LOCHARD J. - Living in Contaminated Territories: A Lesson in Stakeholder Involvement.
In: ’Current Trends in Radiation Protection’, EDP Sciences, 2004, pp. 211-220.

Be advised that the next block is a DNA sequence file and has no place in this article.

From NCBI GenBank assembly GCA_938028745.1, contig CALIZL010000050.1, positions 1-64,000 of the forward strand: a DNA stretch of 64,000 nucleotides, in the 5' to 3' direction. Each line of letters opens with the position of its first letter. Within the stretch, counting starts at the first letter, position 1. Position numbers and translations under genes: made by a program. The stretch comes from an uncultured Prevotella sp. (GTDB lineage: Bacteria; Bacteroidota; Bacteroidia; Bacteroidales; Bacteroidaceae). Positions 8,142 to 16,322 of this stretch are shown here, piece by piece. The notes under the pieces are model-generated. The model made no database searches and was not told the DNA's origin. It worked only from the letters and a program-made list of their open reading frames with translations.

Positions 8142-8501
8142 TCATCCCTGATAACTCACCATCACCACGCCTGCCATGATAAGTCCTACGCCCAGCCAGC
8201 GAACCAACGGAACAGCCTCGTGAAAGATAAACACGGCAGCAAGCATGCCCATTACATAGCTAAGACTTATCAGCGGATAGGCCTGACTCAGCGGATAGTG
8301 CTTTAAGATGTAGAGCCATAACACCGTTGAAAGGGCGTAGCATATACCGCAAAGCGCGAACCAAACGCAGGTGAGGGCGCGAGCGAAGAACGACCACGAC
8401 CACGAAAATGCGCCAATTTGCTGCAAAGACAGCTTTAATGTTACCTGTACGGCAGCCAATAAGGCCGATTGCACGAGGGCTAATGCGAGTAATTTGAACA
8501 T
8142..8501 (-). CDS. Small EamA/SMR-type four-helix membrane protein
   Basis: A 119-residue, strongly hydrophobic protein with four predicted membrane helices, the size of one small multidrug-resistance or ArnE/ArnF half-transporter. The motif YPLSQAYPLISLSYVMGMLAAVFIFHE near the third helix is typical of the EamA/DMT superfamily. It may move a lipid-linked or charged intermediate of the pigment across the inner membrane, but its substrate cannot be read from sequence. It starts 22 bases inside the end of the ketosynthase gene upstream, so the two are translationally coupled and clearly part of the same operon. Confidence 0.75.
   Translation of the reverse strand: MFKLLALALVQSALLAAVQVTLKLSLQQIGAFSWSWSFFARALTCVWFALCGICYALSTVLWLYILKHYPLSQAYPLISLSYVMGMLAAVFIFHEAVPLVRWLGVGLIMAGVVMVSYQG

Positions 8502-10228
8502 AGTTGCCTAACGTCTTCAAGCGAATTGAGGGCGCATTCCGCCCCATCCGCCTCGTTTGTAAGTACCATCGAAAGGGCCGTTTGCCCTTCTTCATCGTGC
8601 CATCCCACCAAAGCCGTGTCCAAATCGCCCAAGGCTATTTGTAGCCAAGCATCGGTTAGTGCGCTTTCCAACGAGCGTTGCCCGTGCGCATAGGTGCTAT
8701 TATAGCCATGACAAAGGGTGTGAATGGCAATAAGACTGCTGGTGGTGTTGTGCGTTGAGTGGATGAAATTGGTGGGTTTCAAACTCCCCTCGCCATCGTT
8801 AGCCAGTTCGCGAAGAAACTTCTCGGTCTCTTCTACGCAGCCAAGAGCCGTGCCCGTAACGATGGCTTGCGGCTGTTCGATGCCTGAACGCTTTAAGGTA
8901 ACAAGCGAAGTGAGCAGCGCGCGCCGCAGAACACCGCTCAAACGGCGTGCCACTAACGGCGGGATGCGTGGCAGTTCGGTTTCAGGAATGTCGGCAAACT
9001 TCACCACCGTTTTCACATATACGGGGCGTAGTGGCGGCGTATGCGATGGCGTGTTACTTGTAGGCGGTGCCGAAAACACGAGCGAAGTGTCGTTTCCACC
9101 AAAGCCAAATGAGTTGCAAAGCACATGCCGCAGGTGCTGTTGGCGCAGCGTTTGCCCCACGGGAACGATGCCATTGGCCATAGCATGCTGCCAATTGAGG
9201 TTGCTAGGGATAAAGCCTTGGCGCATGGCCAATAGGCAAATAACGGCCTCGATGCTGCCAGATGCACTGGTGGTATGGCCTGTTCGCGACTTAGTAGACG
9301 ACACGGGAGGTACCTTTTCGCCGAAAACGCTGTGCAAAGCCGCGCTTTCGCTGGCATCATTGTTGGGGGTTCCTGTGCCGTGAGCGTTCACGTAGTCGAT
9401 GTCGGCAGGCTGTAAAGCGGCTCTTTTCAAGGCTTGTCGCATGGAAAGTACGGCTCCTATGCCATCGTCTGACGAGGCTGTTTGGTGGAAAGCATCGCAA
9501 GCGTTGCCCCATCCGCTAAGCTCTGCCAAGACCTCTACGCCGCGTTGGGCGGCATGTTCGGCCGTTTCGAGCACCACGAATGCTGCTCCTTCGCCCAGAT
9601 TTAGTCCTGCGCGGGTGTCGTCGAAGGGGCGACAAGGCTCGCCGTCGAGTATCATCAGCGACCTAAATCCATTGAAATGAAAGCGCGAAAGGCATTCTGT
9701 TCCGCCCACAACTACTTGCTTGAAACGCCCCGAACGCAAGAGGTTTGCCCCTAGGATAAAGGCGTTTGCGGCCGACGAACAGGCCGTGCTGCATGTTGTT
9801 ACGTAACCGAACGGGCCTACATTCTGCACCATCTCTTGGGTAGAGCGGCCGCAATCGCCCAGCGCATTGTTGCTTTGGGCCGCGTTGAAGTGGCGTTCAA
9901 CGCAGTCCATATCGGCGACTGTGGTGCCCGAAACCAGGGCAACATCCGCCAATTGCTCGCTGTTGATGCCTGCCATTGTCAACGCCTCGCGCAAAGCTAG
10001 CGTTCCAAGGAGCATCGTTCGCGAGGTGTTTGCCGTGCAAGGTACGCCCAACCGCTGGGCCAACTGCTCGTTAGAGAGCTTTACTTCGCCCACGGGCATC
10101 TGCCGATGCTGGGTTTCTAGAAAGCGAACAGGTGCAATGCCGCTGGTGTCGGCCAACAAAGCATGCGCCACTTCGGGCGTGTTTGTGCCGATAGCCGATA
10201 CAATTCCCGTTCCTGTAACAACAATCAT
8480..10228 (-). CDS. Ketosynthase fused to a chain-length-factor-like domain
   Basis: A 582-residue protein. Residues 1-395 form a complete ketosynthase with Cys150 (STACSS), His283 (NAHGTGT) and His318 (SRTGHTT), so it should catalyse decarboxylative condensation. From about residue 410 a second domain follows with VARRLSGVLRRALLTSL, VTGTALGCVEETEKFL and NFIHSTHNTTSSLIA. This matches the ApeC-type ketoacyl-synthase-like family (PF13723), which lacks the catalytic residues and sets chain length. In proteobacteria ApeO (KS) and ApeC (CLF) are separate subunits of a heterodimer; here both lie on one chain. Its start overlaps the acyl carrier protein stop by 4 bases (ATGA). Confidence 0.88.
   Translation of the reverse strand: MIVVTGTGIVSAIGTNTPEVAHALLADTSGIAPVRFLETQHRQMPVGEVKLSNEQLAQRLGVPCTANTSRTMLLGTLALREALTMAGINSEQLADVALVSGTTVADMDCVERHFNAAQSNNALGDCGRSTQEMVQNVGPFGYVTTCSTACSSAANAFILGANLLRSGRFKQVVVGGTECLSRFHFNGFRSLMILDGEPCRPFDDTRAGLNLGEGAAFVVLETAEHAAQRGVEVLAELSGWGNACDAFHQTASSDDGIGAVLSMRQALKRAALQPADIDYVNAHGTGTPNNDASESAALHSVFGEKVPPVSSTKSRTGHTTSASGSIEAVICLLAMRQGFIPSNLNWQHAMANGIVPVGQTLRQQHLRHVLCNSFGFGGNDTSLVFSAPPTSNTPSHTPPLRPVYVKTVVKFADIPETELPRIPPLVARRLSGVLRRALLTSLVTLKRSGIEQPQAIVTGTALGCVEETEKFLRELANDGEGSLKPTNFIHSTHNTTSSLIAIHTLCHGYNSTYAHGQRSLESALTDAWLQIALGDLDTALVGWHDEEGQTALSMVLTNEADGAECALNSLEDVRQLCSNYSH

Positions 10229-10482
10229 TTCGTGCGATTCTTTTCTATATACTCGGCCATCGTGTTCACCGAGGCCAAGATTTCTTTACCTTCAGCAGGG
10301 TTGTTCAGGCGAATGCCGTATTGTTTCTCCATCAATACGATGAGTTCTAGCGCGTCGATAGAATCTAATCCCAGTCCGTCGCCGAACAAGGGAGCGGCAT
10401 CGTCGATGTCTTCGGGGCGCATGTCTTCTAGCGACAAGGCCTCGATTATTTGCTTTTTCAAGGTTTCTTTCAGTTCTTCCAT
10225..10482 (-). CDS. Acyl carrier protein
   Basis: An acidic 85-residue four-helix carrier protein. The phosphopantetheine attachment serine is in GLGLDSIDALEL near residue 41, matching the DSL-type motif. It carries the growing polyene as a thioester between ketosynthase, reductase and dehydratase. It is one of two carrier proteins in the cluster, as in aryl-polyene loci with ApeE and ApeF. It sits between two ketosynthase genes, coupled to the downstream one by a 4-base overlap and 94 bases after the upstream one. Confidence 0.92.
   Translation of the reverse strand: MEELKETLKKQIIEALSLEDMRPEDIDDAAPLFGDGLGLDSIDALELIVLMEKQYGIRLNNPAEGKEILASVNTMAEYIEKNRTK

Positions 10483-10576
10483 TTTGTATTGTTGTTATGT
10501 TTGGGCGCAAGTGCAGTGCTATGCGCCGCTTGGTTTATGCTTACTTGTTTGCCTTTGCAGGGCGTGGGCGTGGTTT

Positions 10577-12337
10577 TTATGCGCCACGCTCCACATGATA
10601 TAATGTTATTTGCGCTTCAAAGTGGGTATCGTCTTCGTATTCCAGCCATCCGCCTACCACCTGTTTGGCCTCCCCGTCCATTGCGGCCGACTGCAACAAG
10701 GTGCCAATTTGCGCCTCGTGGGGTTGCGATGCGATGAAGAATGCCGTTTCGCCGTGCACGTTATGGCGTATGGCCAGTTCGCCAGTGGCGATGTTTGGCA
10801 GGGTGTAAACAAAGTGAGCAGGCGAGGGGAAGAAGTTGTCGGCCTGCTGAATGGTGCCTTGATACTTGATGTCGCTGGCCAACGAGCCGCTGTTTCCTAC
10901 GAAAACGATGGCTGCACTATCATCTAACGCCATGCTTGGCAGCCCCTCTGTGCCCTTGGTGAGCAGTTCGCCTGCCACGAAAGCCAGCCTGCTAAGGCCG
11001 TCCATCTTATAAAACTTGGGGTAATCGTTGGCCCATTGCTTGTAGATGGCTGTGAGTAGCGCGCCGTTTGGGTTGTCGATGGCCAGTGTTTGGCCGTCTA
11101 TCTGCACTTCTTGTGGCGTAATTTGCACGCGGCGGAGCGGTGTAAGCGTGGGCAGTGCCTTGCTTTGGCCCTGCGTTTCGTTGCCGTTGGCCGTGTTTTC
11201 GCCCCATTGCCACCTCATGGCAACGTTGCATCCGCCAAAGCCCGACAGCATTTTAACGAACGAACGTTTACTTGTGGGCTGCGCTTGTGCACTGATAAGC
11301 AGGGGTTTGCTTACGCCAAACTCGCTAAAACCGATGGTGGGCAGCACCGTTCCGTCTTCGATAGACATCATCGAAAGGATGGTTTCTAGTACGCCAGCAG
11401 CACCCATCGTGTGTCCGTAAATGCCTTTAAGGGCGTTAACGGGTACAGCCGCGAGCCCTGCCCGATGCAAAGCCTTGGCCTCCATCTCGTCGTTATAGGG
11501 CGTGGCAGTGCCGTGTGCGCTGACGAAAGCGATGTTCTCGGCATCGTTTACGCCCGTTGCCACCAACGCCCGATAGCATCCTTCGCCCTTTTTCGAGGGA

Expereince of long term radioactive contamination of the environment, especially in the territories the most affected by the Chernobyl accident, have shown that the omnipresence of radioactivity in the daily life was deeply altering the relationships of the individuals towards their environment, perceived as globally deteriorated, and to the others. Inhabitants of contaminated territories experience a general loss of control on their daily life and on the means to improve their protection and the one of their children. The need to develop comprehensive and inclusive approaches for the long term management and rehabilitation of potentially contaminated areas is now broadly recognised, notably in the post September 11th context. The experience of the ETHOS project in the republic of Belarus directly affected by the Chernobyl accident, illustrates a successful participatory approach involving the population and the local authorities and professionals in the day-to-day management of the radiological situation. This experience has shown that the direct involvement of the population in the management of the radiological situation was a necessary approach to complete the rehabilitation programme implemented by public authorities in contaminated territories, especially in the long term. This paper highlights, through the major outcomes of the ETHOS experience, some key features of the stakeholder involvement process and the role it can play in the management of long term contaminated sites and territories.